• As the title suggests, we show the prototype of this transaction method, and the code looks like this:

    public void updateGoodsList(List<Goods> goodsList) {
        for(Goods goods : goodsList) { goodsDao.updateById(goods); }}Copy the code

    The logic is very simple. The incoming Goods are iterated, and the corresponding row information in the Goods table is updated based on the ID, and there is also a transaction function. But it is such a simple API, was ali P7 interviewers directly pressed: will this method deadlock situation? (For those of you reading this, it is highly recommended that you think for yourself first.)

MySQL: MySQL: deadlocks

  • First of all, before we answer the question, we should consider the following: in MySQL’s default repeatable read transaction isolation level, when does a deadlock occur?

  • It needs to satisfy two conditions:

    First: Two transactions must exist simultaneously

    Second: Two transactions update two pieces of the same data at the same time, in reverse order.

  • To better understand these two conditions, let’s give an example. Let’s say that the goods are represented by stored information like this

    id goods_name goods_desc
    1 Braised beef noodles Delicious braised beef noodles
    2 Potato chips Eat one, and you’ll have wasted your workout for the day
    3 buckwheat Weight loss to choose it is right!

    And then, I now have two transactions, transaction A and transaction B. 2 UPDATE SQL executed in transaction A

    UPDATE goods SET goods_desc = 'Delicious braised beef noodles in brown sauce. Would you like a bucket? ' WHERE id = 1;
    UPDATE goods SET goods_desc = 'Hold on, don't eat, or the day's exercise will be wasted. ' WHERE id = 2;
    Copy the code

    Execute two UPDATE SQL entries in transaction B

    UPDATE goods SET goods_desc = 'If you don't eat, how can you lose weight? ' WHERE id = 2;
    UPDATE goods SET goods_desc = 'Braised beef noodles in brown sauce, better with ham! ' WHERE id = 1;
    Copy the code

    When they are executed, a deadlock will occur, as shown in the figure below:

    If you read the above picture carefully, you will see the two conditions for the deadlock situation described above:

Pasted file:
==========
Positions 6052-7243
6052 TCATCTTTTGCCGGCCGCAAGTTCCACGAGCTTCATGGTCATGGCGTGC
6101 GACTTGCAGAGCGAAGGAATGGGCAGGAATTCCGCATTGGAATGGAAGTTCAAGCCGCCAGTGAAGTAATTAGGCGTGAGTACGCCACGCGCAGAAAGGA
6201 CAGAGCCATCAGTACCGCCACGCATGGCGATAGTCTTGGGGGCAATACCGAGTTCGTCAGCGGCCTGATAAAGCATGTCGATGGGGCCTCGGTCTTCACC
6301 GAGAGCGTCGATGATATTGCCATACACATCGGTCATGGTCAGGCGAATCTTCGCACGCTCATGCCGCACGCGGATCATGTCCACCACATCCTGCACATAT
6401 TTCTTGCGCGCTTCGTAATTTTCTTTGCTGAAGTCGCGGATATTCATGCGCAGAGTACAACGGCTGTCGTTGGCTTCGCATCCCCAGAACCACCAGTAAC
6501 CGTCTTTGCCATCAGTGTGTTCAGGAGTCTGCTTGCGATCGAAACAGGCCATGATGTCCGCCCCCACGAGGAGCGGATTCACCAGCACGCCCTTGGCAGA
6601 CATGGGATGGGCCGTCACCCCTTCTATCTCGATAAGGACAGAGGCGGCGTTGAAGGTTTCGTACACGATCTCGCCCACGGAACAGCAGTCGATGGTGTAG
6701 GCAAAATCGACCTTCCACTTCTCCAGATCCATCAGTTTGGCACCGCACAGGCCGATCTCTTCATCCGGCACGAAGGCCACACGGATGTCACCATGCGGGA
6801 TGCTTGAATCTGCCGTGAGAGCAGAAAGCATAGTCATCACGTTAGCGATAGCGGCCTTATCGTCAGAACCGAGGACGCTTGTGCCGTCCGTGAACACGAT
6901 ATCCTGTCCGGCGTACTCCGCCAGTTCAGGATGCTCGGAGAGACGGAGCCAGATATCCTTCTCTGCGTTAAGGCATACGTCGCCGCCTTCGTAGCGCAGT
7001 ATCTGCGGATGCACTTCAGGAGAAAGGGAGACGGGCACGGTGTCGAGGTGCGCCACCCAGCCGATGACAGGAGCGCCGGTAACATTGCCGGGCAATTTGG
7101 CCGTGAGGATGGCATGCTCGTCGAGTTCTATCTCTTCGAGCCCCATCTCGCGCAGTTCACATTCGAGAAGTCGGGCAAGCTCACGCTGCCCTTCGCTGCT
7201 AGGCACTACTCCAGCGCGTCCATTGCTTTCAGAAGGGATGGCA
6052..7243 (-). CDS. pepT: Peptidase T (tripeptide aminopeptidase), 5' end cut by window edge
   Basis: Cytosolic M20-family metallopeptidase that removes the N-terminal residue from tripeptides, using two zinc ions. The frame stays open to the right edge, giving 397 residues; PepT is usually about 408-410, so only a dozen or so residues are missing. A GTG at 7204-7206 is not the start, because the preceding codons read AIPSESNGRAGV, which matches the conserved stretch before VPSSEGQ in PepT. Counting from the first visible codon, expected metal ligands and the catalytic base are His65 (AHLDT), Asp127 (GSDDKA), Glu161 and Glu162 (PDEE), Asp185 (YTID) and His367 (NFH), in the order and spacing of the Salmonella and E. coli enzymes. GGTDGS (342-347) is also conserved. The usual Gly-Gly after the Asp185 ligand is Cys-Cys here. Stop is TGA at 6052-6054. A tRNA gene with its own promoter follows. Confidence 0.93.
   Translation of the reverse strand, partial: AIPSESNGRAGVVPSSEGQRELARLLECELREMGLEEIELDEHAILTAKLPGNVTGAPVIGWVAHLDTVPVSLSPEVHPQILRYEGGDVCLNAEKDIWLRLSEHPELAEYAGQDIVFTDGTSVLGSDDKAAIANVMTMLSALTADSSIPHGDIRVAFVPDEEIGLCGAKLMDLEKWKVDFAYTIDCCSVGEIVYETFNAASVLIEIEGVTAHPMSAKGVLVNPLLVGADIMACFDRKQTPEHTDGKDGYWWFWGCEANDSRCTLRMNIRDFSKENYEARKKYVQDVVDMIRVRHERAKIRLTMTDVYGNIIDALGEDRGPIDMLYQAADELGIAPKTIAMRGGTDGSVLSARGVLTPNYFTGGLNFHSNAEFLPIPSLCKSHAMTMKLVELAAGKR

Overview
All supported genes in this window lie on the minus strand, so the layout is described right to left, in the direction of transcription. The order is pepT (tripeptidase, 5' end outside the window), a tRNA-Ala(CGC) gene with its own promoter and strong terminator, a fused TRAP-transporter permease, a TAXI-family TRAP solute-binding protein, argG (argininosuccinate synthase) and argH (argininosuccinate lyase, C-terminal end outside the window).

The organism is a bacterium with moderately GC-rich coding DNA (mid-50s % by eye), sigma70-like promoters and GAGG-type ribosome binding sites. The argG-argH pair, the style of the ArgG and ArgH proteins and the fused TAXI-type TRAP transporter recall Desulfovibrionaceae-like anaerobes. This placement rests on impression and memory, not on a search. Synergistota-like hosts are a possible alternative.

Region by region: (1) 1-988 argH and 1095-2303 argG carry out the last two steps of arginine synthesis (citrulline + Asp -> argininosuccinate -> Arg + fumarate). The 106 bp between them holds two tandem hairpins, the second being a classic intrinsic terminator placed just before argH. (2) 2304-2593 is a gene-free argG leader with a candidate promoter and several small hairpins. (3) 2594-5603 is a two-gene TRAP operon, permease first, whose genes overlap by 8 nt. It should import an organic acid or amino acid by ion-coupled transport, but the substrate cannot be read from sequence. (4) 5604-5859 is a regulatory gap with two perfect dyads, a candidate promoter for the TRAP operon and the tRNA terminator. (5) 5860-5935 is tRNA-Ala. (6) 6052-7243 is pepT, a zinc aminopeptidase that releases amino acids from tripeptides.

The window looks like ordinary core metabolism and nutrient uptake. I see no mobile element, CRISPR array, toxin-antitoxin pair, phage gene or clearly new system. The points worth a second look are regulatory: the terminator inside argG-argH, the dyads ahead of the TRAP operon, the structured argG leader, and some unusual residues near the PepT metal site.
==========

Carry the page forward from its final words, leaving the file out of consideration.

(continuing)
First: Two transactions must exist simultaneously. This condition is clear: in the example above it is transaction A and transaction B

    Second: Two transactions update two pieces of the same data at the same time, in reverse order. This condition is also clear: transaction A and transaction B both update the data with ID 1 and ID 2. And the update order is completely reversed, transaction A first updates the data with ID 1 and then update the data with ID 2. Transaction B updates the data at id 2 and then at ID 1.

Second, the essence of the regression problem, analyzing whether there is a deadlock problem API

  • Analysis idea: the two conditions of deadlock are closely linked.

  • Let’s see if the first condition is met: When do two transactions occur at the same time when the updateGoodsList method is executed? This is simple. Our projects are usually deployed simultaneously in the Web container, and each request container schedules a thread to handle the request. When we concurrently request the updateGoodsList method, there will be multiple transactions. So this condition is satisfied.

  • Let’s look at the second condition: What happens when two transactions update the same data at the same time, and then update it in the opposite order? (Think here for 3 minutes….) Three minutes later….. Simply, we iterate through the list to update the Goods table. The condition for updating is the id of the goods. What if our list stores an inverse structure? Thread A and thread B request an updateGoodsList method with an argument structure that looks like this:

    So, is it exactly the same as our analysis above? Therefore, this API is deadlocked.

Third, summary

  • Some interviewers may not be looking at your skills directly, but instead will look at them in real situations to test the candidate’s ability to actually solve problems.
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  • I’m a slow walker, but I never walk backwards